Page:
- Generally expect the input in UTF-8 encoding.
- Characters are byte-sequences, 1 to 4 bytes long.
- The lexer engine takes bytes as input, not characters.
- To compensate for the engine above character-based grammars are rewritten into a byte-based form where multi-byte characters are represented by rules reflecting their byte sequences.
- Character classes become alternatives of characters, which in turn are byte sequences.
- It is possible to optimize the above into a set of alternatives of sequences of byte-ranges.
The first simplifies literals without touching their literal-ness, i.e. the result of normalizing a literal is still a literal. The second goes further, able to break a literal apart into a collection of priority-rules representing sequences and alternates of simpler literals.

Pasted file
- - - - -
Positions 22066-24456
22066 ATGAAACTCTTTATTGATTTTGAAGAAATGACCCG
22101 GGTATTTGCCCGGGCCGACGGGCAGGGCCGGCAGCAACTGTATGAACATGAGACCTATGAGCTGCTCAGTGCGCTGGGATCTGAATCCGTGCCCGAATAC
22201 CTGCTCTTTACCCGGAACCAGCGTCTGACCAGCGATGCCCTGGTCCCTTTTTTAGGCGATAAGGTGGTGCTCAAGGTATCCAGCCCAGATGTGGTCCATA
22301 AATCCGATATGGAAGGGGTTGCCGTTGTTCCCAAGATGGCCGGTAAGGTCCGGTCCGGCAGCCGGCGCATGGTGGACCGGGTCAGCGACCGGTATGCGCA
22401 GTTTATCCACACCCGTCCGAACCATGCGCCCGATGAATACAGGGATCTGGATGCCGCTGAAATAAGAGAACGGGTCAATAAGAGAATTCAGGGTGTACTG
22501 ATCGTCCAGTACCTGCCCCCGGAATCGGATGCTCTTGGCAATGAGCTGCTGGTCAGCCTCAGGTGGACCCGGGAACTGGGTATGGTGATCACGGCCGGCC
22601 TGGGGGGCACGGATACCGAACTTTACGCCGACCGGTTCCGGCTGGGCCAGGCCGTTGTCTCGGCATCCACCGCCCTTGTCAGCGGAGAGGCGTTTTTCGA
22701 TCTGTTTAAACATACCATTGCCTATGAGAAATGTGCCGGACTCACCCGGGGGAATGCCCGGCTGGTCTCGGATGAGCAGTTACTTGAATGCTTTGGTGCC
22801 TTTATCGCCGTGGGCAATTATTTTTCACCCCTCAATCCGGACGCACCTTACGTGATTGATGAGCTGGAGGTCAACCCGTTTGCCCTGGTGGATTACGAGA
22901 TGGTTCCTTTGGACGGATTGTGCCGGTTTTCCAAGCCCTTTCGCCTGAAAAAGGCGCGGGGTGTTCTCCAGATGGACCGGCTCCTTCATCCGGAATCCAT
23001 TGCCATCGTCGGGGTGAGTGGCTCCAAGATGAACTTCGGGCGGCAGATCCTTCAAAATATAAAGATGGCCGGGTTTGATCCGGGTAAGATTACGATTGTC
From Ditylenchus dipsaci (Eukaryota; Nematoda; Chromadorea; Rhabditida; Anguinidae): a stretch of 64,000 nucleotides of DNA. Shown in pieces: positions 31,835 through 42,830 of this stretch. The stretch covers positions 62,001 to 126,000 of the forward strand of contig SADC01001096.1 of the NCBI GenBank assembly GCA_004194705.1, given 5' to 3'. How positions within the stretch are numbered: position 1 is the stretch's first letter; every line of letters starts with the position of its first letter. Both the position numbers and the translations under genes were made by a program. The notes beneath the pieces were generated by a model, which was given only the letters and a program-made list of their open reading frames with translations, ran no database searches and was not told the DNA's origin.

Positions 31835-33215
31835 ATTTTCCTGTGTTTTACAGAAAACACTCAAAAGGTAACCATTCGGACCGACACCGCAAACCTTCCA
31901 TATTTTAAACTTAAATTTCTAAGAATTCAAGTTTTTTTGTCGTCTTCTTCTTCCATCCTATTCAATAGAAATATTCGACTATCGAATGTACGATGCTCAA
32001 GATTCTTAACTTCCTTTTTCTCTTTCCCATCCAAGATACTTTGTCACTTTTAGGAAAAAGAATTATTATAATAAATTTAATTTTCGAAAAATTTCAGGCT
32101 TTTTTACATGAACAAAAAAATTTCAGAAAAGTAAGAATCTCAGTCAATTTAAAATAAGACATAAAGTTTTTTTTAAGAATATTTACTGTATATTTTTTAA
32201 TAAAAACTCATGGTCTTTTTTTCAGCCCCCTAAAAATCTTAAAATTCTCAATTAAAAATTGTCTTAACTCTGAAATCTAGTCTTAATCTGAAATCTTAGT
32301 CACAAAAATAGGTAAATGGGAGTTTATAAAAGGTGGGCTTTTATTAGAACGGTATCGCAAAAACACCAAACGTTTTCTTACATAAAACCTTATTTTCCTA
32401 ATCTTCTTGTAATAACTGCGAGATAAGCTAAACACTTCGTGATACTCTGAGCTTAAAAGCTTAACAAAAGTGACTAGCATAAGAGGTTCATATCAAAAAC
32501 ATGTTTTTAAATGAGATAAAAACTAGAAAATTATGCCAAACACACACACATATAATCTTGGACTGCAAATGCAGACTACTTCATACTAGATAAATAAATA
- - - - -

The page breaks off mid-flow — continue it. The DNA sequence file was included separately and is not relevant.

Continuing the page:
Regardless, at the bottom the engine has to support only bytes and byte-ranges, or even only bytes, with the ranges rewritten into alternations. (Finite, at most 256 for a full range [00-ff]).
As a side effect we can support the full range of unicode character classes, despite Tcl itself not supporting them.
Note: The current C runtime supports only bytes and the grammar reducer targeting it breaks byte-ranges apart as well.